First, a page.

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Craniosacral Therapy

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Craniosacral Therapy

Historical Overview
William Sutherland, D.O. first theorized about cranial osteopathy in 1900 while looking at a disarticulated skull. He was inspired by the idea that the bones of the skull can move much like the respiratory system by mimicking inhalation and exhalation, what he called Primary Respiration. For the most part mainstream science rejected his ideas of movement in the cranial bones and fluctuating cerebral spinal fluid.

From Sutherland’s early teachings, many Osteopaths have brought down the lineage of his more mechanistic style including the well-known Dr. Upledger. Dr. Uplegder was instrumental in bringing Craniosacral Therapy out of the osteopathic world and into the hands of other health care providers. He coined his style of work by using a capital “S” in CranioSacral Therapy.

From the later years of Dr Sutherland's teachings, where Sutherland was giving more and more attention to what he called the “Breath of Life”. Other osteopaths practice this style of Craniosacral Therapy including most popularly James Jealous, Rollin Becker and Franklyn Sills. Franklyn Sills has brought this style called Biodynamic Craniosacral therapy to both osteopaths and others, known as Biodynamic Craniosacral Therapy of Craniosacral Biodynamics.

Treatment Method
A Craniosacral therapist gently contacts areas of the body including the feet, arms, along the spine, the skull, and the cranial sutures. By doing this they can witness the state of the central nervous system and help support it's proper functioning by improving functions such as the passing of cerebrospinal fluid through the spinal cord, realigning the spinal column, and easing inhibitions on the nervous system. This treatment is used to treat a wide variety of maladies such as mental stress, neck and back pain, migraines, TMJ syndrome, and other chronic pains.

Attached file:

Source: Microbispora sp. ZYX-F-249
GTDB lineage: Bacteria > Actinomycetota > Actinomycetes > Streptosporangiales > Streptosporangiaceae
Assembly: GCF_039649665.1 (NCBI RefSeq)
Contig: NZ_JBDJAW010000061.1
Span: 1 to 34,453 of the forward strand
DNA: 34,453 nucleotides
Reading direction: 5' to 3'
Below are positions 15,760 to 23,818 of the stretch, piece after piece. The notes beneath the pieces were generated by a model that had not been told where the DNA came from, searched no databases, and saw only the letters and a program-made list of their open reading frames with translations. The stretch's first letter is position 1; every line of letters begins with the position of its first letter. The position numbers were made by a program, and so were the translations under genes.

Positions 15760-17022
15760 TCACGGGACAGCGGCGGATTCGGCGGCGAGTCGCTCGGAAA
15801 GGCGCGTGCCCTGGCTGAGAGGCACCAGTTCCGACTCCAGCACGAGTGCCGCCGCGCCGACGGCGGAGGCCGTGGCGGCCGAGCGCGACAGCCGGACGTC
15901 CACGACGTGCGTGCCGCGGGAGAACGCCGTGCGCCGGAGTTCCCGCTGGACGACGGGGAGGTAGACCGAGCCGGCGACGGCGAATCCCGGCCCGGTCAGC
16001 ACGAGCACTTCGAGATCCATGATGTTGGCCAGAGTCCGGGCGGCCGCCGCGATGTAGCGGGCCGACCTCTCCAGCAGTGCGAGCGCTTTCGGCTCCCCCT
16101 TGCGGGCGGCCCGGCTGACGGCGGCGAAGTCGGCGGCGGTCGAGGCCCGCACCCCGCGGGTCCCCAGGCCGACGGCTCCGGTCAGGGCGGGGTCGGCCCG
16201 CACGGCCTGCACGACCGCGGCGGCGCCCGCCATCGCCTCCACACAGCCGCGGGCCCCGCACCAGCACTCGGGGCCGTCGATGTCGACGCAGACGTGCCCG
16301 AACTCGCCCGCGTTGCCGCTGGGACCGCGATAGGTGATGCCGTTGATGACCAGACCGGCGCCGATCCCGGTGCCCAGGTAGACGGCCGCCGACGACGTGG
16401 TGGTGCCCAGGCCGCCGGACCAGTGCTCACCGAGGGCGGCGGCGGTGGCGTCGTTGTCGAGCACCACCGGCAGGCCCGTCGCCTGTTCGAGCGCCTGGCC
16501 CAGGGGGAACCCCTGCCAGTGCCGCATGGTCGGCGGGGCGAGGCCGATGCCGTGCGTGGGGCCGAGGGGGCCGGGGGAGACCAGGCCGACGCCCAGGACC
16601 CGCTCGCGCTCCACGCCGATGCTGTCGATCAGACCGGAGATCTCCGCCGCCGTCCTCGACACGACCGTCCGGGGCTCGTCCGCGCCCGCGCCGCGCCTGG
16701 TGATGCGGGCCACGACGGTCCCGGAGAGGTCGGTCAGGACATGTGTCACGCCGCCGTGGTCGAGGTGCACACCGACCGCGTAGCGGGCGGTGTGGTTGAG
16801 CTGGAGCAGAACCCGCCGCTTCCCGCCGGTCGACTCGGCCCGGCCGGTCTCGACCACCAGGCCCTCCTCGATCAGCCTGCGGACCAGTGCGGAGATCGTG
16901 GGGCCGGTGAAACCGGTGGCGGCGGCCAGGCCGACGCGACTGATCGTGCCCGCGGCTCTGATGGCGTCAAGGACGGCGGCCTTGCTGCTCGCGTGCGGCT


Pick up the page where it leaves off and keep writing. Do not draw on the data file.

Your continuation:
Provider’s Training
Providers of Craniosacral therapy complete coursework in the field while in a natural setting, thus taking advantage of the connection between mind and nature. Students of Craniosacral therapy include nurses, massage therapists, physicians, and acupuncturists, to name a few. Providers receive training at schools, which provides certification upon completion of the coursework and a passing score on the Craniosacral Certification Exam.

Credentials and Regulation Bodies

Craniosacral Therapists can hold a certificate in Craniosacral Therapy Techniques and/or earn a Craniosacral Therapy Diploma. Therapists are required to hold a certification and be licensed by a state in order to be certified. It is recommended a patient only go to a certified provider.

Two of the governing bodies in this field are the American CranioSacral Therapy Association, which works with Upledger graduates and The Biodynamic Craniosacral Therapy Association of North America (BCTA/NA) which works with practitioners trained in the 2-3 year program set as the standard for their therapists. The BCTA/NA sets base regulations for practitioners of Craniosacral Biodynamics.

Professional Associations
The Biodynamic Craniosacral Therapy Association of North America (BCTA/NA), The Northwest Craniosacral Therapy Association and the American CranioSacral Association are the main professional associations for individual Biodynamic and other Craniosacral therapists in America. These organizations aim to increase awareness, improve education, and advance the science of Craniosacral therapy. The International Affiliate of Biodynamic Training certifies schools of Biodynamic Therapy (IABT).

Craniosacral Therapy sessions usually start with an initial consultation and the follow-up sessions. An average session can cost on average, $70 to $150. Many Craniosacral Therapy practitioners will integrate CST into bodywork therapies like massage. Prices for those services will vary according to the main treatment they are providing.

To learn more about this modality, visit the BCTA/NA's website or the Upledger Institute.

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